Hello everybody, welcome to episode 101 of Optimal Living Advice, the podcast where we take any questions you might have about the many struggles of life and get them answered for you here on the show. I’m your host, certified life coach Greg Audino.
How’s everyone’s episode 100 hangover doing? I had a lot of fun with 100 – it was so nice to get perspectives from everyone! It was awesome to have you all involved, so for those who contributed, thank you again. And for those who listened, thank you again. We’re now en route to 200 episodes, though. And our first stop is today’s question about how to efficiently set rules which I think is an awesome question that I’m particularly excited to answer. We’ll get to the bottom of setting rules the right way, and how it’s been exemplified by different countries. Without further ado, here’s today’s question.
QUESTION: “I manage a team of employees at work and a team of three adorable kids at home. All in all, a lot of my time is spent making RULES. No one has died yet, but I still stress over making the right rules at the right times. Much of what I’ve been taught from superiors and older relatives is to keep rules a little on the strict side, but is this always the right thing to do? Do you know if this depends based on age groups, settings or anything else? Would love to get your perspective on how to set the rules.”
Culture and Setting Rules
All right, I’m glad to know that no one has died yet. That’s stupendous; clearly you’re doing something right. I could see how you’re maybe tempted to loosen the rules a little bit – you seem like fun. It’s a good question. It’s a really good question. As I alluded to in the intro, I think it’s a microcosm of what societies have been asking themselves since the beginning of time, so let’s start there and work with that.
Cultural psychologists often define different countries as having tight or loose cultures. This basically pertains to how strict the rules are on a country by country basis and of course, a big part of the reason they research this is to see what strengths and weaknesses come with having more or less restrictions.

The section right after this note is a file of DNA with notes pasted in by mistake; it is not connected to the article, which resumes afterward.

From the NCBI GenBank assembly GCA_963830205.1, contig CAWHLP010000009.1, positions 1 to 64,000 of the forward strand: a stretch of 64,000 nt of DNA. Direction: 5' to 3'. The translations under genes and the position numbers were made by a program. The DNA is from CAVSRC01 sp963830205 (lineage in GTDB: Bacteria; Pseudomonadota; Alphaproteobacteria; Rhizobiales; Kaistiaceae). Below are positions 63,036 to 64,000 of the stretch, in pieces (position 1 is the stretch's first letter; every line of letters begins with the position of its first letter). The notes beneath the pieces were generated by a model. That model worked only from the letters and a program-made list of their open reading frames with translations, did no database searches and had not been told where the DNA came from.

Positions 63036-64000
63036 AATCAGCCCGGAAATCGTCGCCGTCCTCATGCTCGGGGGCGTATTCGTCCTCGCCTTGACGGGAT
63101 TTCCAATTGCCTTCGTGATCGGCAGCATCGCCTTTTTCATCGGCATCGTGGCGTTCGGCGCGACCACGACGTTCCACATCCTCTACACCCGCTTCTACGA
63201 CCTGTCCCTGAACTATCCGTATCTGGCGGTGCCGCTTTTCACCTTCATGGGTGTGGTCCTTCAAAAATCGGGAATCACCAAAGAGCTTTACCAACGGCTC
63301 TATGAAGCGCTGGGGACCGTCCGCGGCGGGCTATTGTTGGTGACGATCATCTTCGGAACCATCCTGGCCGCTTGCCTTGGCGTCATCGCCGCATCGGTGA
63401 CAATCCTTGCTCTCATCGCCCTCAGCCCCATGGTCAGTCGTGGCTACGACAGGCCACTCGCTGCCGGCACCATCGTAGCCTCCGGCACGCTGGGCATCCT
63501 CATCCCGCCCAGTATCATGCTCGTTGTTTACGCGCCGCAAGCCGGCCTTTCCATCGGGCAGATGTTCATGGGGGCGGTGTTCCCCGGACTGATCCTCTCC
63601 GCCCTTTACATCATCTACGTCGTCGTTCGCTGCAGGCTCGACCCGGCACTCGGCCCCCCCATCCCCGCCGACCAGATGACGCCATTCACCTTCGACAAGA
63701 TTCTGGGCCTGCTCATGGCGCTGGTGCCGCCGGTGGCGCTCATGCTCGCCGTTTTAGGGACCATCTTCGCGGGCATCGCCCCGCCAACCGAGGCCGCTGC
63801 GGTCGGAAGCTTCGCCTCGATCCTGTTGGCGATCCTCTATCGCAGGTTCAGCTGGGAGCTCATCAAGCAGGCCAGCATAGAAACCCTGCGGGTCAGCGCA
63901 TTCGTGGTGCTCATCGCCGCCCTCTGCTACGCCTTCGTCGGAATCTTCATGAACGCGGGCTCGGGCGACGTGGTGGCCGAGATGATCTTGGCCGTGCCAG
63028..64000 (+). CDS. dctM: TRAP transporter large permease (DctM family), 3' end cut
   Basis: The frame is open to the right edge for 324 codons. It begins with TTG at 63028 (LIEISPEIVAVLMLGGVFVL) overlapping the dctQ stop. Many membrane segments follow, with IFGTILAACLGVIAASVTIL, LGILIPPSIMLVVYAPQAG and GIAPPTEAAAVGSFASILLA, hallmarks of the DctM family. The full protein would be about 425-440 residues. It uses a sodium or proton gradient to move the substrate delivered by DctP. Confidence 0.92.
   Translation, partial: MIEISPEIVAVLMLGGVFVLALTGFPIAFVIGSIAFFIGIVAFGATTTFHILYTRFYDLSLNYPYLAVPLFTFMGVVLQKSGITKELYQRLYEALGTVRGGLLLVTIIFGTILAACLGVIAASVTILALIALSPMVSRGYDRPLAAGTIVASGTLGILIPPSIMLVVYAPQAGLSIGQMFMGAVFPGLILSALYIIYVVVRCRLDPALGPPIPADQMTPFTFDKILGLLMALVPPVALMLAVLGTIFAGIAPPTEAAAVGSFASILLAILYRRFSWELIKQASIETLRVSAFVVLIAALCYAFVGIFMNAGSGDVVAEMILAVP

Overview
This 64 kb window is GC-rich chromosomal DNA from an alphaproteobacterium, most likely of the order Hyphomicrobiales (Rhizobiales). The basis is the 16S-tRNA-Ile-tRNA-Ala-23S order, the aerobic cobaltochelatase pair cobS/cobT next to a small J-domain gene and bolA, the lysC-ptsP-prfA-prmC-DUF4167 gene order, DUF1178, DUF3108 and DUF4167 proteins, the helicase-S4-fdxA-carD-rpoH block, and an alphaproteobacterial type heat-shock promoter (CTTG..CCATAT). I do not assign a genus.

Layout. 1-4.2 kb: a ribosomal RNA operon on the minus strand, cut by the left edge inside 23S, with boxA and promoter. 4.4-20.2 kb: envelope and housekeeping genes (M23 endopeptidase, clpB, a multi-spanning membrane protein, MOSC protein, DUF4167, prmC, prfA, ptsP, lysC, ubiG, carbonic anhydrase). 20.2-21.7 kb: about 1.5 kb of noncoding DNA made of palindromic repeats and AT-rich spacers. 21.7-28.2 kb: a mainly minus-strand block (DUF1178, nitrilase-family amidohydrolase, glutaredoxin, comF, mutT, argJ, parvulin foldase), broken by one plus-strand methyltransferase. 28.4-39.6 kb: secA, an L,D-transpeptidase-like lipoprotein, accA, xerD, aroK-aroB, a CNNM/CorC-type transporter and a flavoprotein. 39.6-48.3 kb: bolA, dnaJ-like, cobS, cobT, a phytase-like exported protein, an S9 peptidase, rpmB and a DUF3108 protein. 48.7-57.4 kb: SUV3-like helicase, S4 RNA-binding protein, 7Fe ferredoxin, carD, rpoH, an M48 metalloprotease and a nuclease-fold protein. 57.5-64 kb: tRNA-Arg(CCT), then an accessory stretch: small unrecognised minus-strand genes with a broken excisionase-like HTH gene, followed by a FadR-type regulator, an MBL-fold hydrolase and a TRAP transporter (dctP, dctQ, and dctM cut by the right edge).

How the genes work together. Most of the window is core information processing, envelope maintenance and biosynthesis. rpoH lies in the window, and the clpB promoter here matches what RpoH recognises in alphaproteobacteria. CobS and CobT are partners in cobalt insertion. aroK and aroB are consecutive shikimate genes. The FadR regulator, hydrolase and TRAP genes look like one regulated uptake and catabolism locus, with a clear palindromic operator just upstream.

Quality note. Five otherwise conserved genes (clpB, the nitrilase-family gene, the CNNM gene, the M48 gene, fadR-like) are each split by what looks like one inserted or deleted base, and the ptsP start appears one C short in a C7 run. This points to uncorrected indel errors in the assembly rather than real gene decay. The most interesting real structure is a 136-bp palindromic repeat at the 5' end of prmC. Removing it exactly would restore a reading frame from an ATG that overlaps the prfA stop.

As you can imagine, looser leaning cultures can be found in countries like Brazil, Australia, New Zealand. These are countries that are often run on individual liberties and a strong advocacy for freedom and self-expression. Simply put, the rules are looser and citizens have a lot of privilege to make their own choices. The general result is a very laid back lifestyle, a lot of celebration, and a warm welcoming to others.
Rules and More Conformity
Tighter leaning cultures, on the other hand, have a lot of rules and a more uniform lifestyle. Places like South Korea and the middle east, maybe Pakistan. I’d think that Germany and Russia might fall into this category as well. Countries like these are known for being very regimented, and though the general aura may not be as laid back, these countries are very good at efficiency and executing changes they believe are important because they have more structure.
Objectives and Setting Rules
It should go without saying, however, that all of these countries vary between what specifically they’re setting rules for and how those things change over time. I’ll get back to that, but the way I see this translating for you is that the rules you set should depend on the different objectives of different facets of life.
So when it comes to making the rules for your kiddos, you first need to decide which areas of their lives you feel are important for expression and experiences, and which areas of their lives are important for getting things done.
Your Kids and Fun Experiences
I’m not parenting your children, but for example, I’d think that looser rules would be appropriate when it comes to their time with friends, time when they’re doing art projects, or time when the siblings are teaching things to one another. These are all scenarios in which the kids are indulging in experiences that help them build character, confidence and creativity.